Roaming charges abolished

agendaNi assess the impact of the European Union’s legislation that will bring an end to mobile roaming charges.

In an attempt to boost growth and innovation across Europe, The European Union has passed into law the scrapping of mobile roaming charges. At present most mobile phone operators charge their customers additional fees to use their mobile phones for calls, texts and data while in a European country other than that of the contracts origin. In Northern Ireland’s border regions this can be particularly troubling.

The vote followed more than two years of negotiations and U-turns as the European Union battled with member states concerned about the financial impact of the legislation on their national telecoms groups. Originally the legislation had been planned to take effect from 15th December 2015 but that was blocked in March by ministers of national governments fearful that telecoms groups would, in the face of this reduction in revenue, hike the price of customers’ domestic tariffs.

At present, operators can charge travellers to European member states up to 14p a minute for outgoing calls, 4p a minute for incoming calls and text messages and 14p per megabyte of data download on top of their normal contract. By April 2016, these costs will be reduced to 4p per minute for outgoing calls, 1p per text and incoming calls per minute and 4p per megabyte of data downloaded.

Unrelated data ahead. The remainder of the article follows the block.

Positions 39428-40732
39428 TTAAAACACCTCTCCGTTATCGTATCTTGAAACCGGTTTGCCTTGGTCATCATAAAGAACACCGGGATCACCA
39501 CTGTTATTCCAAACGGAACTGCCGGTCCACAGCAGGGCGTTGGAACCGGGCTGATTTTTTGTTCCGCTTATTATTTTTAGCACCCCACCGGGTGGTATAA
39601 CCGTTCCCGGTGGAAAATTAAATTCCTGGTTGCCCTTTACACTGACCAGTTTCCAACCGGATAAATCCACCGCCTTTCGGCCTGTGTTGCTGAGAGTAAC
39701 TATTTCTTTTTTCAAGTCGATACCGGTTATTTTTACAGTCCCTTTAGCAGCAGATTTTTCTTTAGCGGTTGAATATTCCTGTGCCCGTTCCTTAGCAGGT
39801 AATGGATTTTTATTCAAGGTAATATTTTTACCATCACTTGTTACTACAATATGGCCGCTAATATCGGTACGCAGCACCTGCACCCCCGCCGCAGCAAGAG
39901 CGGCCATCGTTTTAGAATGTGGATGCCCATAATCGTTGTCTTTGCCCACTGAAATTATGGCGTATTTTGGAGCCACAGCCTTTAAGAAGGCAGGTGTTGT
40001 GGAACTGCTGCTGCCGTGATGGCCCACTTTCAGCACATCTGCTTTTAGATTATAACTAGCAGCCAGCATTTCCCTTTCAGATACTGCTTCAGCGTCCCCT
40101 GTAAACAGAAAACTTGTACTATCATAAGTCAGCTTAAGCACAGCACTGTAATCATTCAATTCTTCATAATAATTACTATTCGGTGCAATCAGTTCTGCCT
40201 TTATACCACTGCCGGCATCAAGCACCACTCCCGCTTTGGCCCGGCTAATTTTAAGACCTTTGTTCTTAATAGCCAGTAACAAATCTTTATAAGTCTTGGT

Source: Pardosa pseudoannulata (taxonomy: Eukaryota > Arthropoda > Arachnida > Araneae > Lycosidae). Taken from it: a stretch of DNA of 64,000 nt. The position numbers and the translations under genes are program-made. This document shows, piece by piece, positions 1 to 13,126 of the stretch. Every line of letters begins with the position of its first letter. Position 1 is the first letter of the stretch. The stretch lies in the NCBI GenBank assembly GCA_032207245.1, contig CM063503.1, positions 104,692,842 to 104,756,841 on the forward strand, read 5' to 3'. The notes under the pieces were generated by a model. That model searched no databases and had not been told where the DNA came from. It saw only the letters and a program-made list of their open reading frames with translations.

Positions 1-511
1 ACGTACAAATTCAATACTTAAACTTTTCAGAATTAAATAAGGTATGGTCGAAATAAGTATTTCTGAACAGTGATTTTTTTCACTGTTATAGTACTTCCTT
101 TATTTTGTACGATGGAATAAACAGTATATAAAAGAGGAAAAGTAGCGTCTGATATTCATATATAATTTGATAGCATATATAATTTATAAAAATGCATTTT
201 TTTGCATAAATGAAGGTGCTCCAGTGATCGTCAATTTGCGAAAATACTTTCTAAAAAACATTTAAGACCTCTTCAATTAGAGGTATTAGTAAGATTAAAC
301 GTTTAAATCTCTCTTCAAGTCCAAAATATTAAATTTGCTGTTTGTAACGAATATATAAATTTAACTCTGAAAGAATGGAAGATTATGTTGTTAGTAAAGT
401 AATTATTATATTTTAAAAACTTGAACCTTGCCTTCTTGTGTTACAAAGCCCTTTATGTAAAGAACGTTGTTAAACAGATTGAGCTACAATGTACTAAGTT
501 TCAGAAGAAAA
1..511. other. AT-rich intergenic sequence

The abolition of roaming charges will come into full effect in June 2017 and will require reform of the roaming wholesale market on which national phone operators across Europe trade services between each other. It is this trade that allows Northern Ireland’s mobile phone users to make full use of their phone while in European countries such as Portugal, Germany or Greece and sceptics fear that delays in this reformation could further delay the roaming legislation.

Bill shock

In the last year, 25 per cent of UK mobile users travelling to the European Union have faced higher than usual bills for usage upon their return. According to data supplied by Uswitch, this has collectively amounted to £573 million with the average user facing an extra charge of £61 on top of their standard contract charge while 17 per cent of UK users faced bills of £100 or more.

Some mobile operators in the UK already offer their customer roaming charge free access to their phones in Europe whilst others have stuck rigidly to increased charges. These charges can see bills of hundreds of pounds for holidaymakers whose mobile usage would seem normal if they were at home.

Vodafone UK has added daily charges to users’ bills for use of their allowance in European countries while others, including Three mobile UK, have removed roaming charges for those travelling to a number of countries including the Republic of Ireland, France, Italy and Spain. It is estimated that this service has been used by roughly two million customers from the United Kingdom and has saved them £1.3 billion in roaming charges.

Usage debate